A recent study of volunteers that are overall healthy discovered that grape seed supplementation drastically increased the levels of antioxidants found within the bloods. Antioxidants are good because they help fight and destroy free radicals, items found in the body that damage cell membranes, tamper with DNA, and can even possibly cause forms of cellular death. Free radicals can happen without outside interference and can occur within the body naturally. The aging process, as well as heart disease and cancer are believed to be affected by free radicals. Antioxidants that are founds within grape seeds may reduce or prevent a type of damage that free radicals can cause.

The other main benefit of grape seed is the flavonoids it contains. Red wine containing flavonoids has shown in studies to help protect the heart as they can possibly prevent the oxidation of LDL, or the bad kind of cholesterol. This bad kind of cholesterol, when oxidized, can possibly cause hardening of the arteries or even atherosclerosis. Other studies have shown that a lower risk of death from coronary disease and the consumption of flavonoids are connected to each other.

There may be other minor benefits of taking grape seed, mostly effecting those impacted by high blood pressure, pancreatis, and cancer.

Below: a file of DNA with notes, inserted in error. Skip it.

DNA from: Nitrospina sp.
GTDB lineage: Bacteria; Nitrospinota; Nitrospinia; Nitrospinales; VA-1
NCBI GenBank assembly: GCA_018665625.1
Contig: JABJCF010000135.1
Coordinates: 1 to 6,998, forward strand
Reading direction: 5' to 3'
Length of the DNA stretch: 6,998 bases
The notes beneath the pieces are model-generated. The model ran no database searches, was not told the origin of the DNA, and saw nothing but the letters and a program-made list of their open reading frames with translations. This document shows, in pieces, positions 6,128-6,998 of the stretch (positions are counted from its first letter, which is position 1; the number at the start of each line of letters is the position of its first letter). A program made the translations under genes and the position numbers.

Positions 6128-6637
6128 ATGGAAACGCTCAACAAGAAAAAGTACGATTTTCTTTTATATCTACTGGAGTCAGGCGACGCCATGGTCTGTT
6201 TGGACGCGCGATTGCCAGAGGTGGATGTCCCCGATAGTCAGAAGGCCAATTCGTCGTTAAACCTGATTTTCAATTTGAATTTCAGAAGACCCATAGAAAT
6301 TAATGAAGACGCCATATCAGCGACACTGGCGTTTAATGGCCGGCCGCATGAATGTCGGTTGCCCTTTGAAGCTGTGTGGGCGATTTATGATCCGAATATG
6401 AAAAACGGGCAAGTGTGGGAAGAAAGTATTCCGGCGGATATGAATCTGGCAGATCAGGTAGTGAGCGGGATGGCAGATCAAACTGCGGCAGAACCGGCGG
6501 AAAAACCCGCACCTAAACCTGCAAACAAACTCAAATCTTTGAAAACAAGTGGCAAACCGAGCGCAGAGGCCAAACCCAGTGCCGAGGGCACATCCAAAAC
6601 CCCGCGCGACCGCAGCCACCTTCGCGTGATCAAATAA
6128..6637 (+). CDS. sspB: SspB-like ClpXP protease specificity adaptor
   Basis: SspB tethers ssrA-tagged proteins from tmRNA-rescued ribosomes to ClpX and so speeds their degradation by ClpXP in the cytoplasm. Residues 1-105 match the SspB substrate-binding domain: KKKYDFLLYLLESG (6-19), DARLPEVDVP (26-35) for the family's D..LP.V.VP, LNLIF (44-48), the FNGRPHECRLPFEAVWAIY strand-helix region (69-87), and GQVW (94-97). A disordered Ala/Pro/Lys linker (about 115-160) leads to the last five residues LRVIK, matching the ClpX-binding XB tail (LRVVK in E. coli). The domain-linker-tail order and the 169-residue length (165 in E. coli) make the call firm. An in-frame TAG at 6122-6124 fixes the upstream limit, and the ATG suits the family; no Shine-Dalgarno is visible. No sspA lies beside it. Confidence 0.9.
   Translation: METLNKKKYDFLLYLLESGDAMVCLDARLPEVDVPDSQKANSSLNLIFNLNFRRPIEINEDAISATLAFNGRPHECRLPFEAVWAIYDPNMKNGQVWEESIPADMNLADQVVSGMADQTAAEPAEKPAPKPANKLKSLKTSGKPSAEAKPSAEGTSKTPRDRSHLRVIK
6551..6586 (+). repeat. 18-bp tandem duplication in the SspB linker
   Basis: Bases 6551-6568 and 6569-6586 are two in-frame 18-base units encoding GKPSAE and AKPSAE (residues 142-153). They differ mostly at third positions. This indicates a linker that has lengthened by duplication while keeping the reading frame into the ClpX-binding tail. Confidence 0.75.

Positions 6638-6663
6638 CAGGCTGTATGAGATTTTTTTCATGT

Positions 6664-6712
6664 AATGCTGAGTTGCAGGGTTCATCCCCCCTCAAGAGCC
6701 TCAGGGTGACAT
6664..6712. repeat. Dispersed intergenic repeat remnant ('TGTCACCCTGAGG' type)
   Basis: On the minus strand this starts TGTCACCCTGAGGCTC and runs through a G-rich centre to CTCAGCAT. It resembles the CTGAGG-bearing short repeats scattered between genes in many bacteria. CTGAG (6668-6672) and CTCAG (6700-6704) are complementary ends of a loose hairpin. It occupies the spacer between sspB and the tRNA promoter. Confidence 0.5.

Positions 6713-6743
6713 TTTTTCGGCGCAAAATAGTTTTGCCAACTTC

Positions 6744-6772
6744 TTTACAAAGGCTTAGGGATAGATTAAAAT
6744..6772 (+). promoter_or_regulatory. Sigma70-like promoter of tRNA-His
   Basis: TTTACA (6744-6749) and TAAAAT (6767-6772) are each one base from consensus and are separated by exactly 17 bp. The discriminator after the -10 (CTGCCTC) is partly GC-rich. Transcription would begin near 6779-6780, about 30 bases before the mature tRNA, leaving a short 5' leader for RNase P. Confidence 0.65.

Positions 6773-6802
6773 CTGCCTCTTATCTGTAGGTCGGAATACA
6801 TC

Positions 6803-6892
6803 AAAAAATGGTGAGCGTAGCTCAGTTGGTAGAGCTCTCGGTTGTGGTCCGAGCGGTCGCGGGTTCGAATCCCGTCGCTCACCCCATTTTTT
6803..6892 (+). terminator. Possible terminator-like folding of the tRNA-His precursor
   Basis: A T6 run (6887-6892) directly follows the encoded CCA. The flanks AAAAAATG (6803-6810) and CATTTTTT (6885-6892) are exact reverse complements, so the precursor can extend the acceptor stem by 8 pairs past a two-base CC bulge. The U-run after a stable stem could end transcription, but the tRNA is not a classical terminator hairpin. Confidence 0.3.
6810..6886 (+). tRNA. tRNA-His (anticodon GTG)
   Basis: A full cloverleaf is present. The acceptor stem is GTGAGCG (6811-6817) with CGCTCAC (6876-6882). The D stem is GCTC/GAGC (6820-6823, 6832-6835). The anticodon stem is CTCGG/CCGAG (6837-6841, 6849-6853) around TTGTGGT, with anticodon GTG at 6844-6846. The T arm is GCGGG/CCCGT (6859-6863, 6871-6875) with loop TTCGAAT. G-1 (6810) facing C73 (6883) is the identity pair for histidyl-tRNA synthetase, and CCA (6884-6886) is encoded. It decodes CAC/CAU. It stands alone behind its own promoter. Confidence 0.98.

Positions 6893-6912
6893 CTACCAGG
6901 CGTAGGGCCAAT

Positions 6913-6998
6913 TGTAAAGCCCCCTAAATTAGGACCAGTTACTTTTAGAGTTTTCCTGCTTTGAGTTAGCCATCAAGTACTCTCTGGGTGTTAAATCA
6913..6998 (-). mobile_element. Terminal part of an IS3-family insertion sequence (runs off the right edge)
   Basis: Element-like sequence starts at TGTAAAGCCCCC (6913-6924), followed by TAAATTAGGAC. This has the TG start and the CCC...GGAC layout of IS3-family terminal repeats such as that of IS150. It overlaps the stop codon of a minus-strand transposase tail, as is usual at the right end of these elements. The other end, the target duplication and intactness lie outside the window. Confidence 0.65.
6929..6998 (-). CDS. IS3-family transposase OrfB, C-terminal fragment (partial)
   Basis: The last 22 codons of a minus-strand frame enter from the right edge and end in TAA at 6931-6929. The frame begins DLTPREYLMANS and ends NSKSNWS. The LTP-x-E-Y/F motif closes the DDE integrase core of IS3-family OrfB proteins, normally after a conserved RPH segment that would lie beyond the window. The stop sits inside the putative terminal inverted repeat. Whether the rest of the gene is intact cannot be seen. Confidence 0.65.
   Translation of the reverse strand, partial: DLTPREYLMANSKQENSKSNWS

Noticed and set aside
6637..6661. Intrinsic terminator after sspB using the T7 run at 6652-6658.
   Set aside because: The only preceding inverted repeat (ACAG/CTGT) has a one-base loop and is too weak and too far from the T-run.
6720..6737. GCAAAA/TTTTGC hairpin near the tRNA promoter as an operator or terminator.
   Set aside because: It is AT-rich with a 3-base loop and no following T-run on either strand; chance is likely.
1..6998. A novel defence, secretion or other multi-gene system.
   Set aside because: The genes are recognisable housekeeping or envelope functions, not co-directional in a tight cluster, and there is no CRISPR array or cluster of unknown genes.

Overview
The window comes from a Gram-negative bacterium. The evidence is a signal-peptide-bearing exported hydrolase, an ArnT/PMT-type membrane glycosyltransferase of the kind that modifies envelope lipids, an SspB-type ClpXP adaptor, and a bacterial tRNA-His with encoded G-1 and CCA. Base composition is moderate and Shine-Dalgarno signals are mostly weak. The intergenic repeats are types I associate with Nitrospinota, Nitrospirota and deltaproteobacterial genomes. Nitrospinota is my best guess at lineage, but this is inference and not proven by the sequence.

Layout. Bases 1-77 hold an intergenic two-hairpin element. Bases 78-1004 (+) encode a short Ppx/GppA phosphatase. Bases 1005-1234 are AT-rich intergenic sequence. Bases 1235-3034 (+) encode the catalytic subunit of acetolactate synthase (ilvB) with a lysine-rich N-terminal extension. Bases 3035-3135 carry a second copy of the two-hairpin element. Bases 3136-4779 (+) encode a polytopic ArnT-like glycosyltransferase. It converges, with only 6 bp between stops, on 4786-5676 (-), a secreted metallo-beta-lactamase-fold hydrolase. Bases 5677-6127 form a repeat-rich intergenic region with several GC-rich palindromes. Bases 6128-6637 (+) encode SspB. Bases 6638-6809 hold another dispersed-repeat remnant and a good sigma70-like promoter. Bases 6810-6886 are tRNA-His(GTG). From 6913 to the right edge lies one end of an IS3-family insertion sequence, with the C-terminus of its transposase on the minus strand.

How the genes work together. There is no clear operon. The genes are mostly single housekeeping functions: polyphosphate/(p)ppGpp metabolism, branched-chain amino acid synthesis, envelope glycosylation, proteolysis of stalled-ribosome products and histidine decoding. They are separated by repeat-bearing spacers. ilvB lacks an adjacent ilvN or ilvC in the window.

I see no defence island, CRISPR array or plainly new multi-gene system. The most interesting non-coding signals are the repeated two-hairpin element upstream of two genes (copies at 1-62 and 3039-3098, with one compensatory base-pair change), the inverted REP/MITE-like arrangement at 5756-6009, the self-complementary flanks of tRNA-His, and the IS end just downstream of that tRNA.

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Who can benefit from taking grape seed?

Healthy adults, as well as those that are sick, may benefit from supplementing with grape seed due to its ability to help combat free radicals. Regardless of gender, age, and medical condition, free radicals are a danger to everybody’s body and countering them is never a bad idea.

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How much grape seed should I take?

Unfortunately, as far as children are concerned, no scientific reports exist on the pediatric uses of grape seed. Therefore, grape seed supplementation in kids is not recommended. However, whole grapes are more than appropriate for children and make a healthy snack.

Adults can take 25 to 150 milligrams of standard extract 1-3 times a day to help their body protect against damage from free radicals.

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Does grape seed have any side effects?